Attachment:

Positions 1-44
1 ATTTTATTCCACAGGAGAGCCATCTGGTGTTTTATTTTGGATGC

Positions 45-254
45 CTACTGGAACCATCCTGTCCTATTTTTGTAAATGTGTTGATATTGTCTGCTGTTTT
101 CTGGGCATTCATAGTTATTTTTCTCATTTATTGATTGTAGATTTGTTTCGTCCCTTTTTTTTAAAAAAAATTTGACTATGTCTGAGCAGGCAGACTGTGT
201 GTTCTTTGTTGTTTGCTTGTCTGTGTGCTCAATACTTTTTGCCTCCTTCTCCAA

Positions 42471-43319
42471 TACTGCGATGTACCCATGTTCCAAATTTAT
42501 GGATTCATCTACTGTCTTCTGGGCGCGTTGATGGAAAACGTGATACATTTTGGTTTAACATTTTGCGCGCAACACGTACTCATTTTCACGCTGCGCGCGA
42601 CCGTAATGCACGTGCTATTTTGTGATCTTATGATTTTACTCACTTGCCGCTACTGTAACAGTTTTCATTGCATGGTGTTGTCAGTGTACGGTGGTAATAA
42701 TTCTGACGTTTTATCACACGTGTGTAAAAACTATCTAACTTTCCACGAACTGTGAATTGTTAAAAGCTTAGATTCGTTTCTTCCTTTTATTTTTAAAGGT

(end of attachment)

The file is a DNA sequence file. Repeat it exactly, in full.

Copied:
Positions 1-44
1 ATTTTATTCCACAGGAGAGCCATCTGGTGTTTTATTTTGGATGC

Positions 45-254
45 CTACTGGAACCATCCTGTCCTATTTTTGTAAATGTGTTGATATTGTCTGCTGTTTT
101 CTGGGCATTCATAGTTATTTTTCTCATTTATTGATTGTAGATTTGTTTCGTCCCTTTTTTTTAAAAAAAATTTGACTATGTCTGAGCAGGCAGACTGTGT
201 GTTCTTTGTTGTTTGCTTGTCTGTGTGCTCAATACTTTTTGCCTCCTTCTCCAA

Positions 42471-43319
42471 TACTGCGATGTACCCATGTTCCAAATTTAT
42501 GGATTCATCTACTGTCTTCTGGGCGCGTTGATGGAAAACGTGATACATTTTGGTTTAACATTTTGCGCGCAACACGTACTCATTTTCACGCTGCGCGCGA
42601 CCGTAATGCACGTGCTATTTTGTGATCTTATGATTTTACTCACTTGCCGCTACTGTAACAGTTTTCATTGCATGGTGTTGTCAGTGTACGGTGGTAATAA
42701 TTCTGACGTTTTATCACACGTGTGTAAAAACTATCTAACTTTCCACGAACTGTGAATTGTTAAAAGCTTAGATTCGTTTCTTCCTTTTATTTTTAAAGGT